It's Time U.S. Widened Its Narrow View About Mideast Investment
With skyrocketing gasoline prices and the incessant images of death and destruction in the Middle East, negative stereotypes have caused U.S. business people to hesitate to seek out opportunities in the Middle East or attract capital from that part of the world.
The most ironic part of it is the total ignorance of economic theory on the part of the journalists who propagate the stereotype of the Middle East at large as the hotbed of extremism, radicalism, Islamism and terrorism and nothing else.
But they're missing a lot. It shouldn't just be about politics and ideology, but about business as well.
Most business leaders in the Arab world are Western-educated and understand that the only way to retain wealth is to put it to work to create more wealth.
They know that the oilfields are a finite resource that will someday be depleted, and they are eager to diversify their economies all over the world.
Given our narrow perspective on the Middle East at large, we are losing the opportunity to attract the vast surpluses of Arab money at the expense of Asia, Europe and even Africa. With a more than $16 trillion deficit, we need new sources of investment.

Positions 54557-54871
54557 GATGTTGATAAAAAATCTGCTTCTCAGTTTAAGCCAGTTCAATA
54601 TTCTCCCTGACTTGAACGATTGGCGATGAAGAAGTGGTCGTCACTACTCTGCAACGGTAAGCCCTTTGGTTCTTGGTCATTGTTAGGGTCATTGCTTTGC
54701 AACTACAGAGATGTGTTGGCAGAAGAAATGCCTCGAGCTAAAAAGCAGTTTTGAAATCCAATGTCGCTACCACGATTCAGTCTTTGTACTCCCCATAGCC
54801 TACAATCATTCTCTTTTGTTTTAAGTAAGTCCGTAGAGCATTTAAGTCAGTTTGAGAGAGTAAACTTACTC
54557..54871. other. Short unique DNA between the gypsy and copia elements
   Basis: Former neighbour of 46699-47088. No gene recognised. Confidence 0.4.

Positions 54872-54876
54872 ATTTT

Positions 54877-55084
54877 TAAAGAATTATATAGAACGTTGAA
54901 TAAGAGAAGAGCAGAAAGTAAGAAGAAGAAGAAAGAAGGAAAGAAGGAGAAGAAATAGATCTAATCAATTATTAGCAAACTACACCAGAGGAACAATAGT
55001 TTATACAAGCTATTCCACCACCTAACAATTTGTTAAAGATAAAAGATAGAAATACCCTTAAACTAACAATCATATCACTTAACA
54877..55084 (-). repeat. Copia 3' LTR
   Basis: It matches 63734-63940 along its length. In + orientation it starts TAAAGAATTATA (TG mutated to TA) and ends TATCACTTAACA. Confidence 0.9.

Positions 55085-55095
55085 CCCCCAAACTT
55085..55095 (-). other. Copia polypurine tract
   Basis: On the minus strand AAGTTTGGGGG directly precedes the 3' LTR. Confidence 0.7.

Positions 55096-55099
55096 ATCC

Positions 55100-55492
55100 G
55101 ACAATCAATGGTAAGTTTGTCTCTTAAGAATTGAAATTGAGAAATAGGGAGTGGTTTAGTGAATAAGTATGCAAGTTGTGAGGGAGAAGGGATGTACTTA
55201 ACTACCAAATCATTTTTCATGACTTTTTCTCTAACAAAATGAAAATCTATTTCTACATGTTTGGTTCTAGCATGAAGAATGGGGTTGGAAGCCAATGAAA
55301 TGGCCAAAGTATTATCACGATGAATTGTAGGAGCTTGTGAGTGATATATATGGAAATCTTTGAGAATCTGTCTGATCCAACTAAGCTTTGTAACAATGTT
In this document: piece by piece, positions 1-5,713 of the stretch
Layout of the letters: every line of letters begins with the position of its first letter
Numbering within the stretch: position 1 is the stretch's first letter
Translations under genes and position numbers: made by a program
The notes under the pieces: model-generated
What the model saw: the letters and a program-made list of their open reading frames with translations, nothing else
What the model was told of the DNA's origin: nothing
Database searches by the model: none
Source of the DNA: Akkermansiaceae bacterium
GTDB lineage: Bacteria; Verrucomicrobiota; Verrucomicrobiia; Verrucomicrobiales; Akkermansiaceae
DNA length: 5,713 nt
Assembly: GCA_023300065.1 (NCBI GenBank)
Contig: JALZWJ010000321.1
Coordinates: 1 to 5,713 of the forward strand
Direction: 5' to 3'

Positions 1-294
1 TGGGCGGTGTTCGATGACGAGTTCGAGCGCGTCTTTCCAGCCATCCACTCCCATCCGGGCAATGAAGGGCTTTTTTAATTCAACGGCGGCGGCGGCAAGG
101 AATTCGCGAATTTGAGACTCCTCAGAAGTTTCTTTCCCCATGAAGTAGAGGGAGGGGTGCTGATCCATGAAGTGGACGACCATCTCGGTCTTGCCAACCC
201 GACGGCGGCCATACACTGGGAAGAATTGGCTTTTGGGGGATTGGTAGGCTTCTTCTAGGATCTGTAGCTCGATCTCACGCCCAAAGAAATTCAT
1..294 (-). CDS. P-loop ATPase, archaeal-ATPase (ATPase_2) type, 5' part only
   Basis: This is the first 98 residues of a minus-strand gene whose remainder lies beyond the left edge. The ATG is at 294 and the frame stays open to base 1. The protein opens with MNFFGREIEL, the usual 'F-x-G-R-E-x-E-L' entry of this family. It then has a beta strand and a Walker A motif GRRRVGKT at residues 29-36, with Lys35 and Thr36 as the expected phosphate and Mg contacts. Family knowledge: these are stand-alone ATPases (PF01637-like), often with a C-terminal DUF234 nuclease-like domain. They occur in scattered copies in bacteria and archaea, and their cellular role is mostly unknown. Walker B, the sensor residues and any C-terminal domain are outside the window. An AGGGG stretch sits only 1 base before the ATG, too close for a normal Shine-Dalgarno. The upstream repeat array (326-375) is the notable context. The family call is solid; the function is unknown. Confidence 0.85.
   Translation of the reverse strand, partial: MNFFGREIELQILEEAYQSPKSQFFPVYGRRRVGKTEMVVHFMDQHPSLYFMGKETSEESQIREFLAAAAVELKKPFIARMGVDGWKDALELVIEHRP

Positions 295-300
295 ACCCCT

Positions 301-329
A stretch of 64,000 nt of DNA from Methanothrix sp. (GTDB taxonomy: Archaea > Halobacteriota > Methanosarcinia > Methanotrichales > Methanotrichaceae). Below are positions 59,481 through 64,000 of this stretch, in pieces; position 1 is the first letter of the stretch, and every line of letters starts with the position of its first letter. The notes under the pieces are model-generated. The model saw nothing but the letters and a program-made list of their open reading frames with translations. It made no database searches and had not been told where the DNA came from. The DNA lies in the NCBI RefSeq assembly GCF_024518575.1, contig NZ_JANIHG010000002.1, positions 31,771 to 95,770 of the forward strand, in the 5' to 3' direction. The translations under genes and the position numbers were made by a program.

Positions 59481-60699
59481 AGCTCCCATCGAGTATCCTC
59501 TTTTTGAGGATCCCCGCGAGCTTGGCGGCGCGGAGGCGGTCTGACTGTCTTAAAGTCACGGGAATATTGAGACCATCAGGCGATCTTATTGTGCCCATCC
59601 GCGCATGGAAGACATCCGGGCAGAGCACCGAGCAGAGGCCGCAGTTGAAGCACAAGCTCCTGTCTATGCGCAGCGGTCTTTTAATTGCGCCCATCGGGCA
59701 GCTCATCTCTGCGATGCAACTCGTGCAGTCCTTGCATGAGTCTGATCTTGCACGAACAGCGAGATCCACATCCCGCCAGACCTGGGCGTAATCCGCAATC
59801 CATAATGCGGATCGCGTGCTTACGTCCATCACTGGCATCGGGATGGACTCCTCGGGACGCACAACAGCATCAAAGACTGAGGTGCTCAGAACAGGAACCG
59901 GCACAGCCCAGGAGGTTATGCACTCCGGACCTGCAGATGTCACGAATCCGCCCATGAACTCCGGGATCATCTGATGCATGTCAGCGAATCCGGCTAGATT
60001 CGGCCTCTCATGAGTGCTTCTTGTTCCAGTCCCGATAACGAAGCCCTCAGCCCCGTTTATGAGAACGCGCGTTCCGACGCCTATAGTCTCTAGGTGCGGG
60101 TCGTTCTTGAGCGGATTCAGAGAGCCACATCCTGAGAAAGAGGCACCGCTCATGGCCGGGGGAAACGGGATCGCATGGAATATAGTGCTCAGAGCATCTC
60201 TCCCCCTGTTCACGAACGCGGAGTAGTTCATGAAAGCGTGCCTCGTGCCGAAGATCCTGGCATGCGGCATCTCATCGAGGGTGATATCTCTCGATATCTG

The pro-business Arabs want what everyone wants:
Respect from our professional peers around the world.
Yet the G-8 has not a single Middle Eastern country included in its ranks, but has Russia as a member. This can be construed only as an insult to the people of that region.
What better way to confer respect than to do business with them, trade with them and give them a seat at the table of international economic power?
The creation of a democratic Middle East, economically linked to the U.S., serves the strategic interests of both. Demonizing the Middle East doesn't accomplish much and is frankly stupid.
Prince Al-Waleed bin Talal of Saudi Arabia is a role model for many deal makers worldwide, but he is just one of an increasing group of Arab financiers and operators emerging throughout the globe.
On the institutional front, the Abu Dhabi Investment Authority manages in excess of $850 billion, more than the top 50 U.S. private equity funds combined.
America, a traditional home for parking petrodollars, is in fact falling out of favor. Investors are counting the increased security concerns and risk that assets in the U.S. could be targeted since the Sept. 11, 2001.